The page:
The Rail, Maritime and Transport union (RMT) said discussions with Network Rail, train operators and London Underground had failed.
The strike will cause disruption across England, Scotland and Wales.
The Department for Transport said it was disappointing and that strikes should “always be the last resort”.
The action, which will involve thousands of workers, will take place across 13 train operators and Network Rail on Tuesday, Thursday and next Saturday, and there will be a London Underground strike on Tuesday.
Operators have said there will be knock-on effects on other days as well.
Network Rail, which owns and maintains the country’s railways, said the union was “dismissing talks before we’ve even finished” with more discussions planned for Sunday.
A Network Rail spokesperson said it was “serious” about trying to find a solution and a compromise which gave people a “decent pay rise”, but was also affordable for taxpayers and farepayers.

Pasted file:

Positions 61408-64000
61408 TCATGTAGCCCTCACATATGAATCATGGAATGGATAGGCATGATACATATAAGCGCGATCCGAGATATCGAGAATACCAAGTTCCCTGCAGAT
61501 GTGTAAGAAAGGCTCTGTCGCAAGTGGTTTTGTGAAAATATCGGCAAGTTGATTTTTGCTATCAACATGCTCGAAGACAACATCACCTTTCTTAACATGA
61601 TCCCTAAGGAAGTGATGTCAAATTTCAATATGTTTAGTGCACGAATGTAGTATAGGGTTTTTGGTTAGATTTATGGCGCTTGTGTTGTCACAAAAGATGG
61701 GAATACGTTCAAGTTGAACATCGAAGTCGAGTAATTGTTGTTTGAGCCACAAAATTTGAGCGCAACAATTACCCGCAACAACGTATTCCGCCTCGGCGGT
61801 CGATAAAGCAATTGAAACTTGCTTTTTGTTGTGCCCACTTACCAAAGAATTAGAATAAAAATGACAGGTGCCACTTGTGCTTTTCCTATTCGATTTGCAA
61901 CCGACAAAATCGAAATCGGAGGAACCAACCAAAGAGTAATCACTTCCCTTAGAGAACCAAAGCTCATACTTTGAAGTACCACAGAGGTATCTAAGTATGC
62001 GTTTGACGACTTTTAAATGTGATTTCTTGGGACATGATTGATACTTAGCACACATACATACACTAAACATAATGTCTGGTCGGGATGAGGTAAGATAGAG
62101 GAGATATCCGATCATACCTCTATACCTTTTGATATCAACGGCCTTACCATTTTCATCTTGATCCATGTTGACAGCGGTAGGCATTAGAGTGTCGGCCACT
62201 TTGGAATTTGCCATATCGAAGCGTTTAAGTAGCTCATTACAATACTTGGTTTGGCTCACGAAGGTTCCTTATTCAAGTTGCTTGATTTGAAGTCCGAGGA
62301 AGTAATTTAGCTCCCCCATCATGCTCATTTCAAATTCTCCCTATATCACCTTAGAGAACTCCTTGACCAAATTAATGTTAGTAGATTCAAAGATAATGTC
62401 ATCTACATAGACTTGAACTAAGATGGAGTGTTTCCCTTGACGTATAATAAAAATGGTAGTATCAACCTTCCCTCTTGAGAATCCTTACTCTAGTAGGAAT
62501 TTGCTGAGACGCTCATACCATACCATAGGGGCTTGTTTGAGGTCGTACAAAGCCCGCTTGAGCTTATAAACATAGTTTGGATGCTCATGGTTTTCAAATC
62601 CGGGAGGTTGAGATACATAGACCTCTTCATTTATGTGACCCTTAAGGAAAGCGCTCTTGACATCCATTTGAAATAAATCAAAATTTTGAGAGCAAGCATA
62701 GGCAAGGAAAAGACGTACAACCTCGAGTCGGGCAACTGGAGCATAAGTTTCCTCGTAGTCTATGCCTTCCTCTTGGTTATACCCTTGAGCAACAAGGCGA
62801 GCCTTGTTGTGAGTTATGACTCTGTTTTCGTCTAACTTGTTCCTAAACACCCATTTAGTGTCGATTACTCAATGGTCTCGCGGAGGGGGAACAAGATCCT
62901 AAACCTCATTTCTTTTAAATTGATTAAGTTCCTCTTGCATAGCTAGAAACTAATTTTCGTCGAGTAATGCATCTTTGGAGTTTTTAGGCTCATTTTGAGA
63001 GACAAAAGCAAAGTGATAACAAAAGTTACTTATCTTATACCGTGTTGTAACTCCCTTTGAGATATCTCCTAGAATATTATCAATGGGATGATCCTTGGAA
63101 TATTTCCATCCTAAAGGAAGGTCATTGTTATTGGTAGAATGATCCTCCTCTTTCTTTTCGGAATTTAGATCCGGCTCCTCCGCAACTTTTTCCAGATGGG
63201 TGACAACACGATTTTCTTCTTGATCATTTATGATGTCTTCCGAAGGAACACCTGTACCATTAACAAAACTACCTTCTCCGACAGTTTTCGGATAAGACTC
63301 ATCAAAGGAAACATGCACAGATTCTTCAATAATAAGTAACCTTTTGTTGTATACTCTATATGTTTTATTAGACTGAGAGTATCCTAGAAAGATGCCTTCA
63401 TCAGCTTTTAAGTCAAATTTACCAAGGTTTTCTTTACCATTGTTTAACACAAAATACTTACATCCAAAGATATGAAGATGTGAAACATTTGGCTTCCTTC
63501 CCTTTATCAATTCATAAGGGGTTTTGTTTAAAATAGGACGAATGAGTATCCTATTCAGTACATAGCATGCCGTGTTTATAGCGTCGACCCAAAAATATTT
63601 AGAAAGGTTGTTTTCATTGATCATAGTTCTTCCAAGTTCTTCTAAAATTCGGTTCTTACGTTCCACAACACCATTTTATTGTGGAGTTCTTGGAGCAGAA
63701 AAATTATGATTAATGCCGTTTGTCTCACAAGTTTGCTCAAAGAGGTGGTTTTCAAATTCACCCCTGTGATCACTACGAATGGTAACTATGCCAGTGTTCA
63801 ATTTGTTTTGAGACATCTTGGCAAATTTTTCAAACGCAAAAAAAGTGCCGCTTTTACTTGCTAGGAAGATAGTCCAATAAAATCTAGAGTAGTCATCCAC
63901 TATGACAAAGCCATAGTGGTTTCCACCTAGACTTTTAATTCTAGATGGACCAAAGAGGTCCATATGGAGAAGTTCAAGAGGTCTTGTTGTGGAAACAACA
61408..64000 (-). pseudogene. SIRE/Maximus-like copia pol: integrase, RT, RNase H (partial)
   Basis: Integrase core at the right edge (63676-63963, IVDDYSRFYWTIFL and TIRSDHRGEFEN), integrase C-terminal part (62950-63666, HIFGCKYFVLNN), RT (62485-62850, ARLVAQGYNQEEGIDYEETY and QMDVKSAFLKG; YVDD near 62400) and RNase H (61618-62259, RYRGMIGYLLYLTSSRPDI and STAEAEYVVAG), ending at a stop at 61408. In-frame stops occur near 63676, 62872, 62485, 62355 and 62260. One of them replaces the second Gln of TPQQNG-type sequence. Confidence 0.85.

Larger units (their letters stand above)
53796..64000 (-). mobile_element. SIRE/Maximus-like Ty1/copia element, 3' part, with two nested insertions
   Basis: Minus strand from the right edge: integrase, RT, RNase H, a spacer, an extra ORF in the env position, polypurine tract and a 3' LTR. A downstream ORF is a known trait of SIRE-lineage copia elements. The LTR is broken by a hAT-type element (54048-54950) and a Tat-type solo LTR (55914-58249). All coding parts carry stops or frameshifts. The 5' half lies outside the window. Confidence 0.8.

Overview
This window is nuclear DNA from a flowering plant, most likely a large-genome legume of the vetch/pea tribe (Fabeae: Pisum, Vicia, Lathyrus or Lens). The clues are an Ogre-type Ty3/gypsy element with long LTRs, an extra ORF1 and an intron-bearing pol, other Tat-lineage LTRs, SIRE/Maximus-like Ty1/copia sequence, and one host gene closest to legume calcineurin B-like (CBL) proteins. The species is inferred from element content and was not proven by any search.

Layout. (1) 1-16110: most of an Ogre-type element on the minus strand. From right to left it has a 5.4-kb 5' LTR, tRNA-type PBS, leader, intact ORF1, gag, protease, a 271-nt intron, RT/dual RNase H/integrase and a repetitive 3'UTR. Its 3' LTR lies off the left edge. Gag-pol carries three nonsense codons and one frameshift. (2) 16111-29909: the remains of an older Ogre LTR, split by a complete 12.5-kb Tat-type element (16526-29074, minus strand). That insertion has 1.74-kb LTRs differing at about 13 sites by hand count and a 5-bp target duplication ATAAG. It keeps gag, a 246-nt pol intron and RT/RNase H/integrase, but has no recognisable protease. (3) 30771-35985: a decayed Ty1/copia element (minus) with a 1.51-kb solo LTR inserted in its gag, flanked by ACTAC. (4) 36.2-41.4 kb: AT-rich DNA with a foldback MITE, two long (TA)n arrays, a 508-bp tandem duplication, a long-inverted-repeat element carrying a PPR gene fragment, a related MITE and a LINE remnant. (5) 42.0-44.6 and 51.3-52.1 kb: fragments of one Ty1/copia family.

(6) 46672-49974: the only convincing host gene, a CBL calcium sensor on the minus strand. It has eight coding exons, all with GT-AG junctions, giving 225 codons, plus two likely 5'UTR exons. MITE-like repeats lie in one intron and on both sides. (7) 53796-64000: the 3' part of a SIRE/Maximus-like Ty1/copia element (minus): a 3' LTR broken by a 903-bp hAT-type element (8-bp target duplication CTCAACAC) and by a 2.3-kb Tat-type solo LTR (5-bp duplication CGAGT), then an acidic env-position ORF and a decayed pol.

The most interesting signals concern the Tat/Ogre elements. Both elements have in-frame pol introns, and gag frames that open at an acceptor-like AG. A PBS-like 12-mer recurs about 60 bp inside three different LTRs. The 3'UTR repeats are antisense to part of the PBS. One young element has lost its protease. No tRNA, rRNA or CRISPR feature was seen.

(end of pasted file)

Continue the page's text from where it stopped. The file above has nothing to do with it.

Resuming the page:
In a recent Q and A for members, the RMT said its position in all pay negotiations was for an above Retail Price Index (RPI) inflation pay rise.
RPI, a measure of inflation used to calculate the cost of living, was 11.1% as of April 2022 – up from 2.9% a year earlier. The union said it had recently secured an 8.4% rise workers on the London Underground.
As to whether pay rises should be backdated to compensate for pay freezes, the union said any rise “should reflect that members have not had a pay rise… and the drastic increase in the cost of living”.
RMT general secretary Mick Lynch said that “despite the best efforts of our negotiators” no viable settlements to the disputes had been created.
Mr Lynch blamed the government for cutting funding to the transport system – which he said amounted to £4bn – and said as a result companies were cutting benefits, making staff work longer, and making them poorer in retirement.
He said thousands of jobs were being cut across the rail networks and workers were facing below-inflation pay rises.
The RMT says there are proposals to cut 2,500 maintenance jobs on Network Rail, which the union claims could “increase the possibility of trains flying off the tracks”.
Network Rail says it would never consider changes that make the railway or its people less safe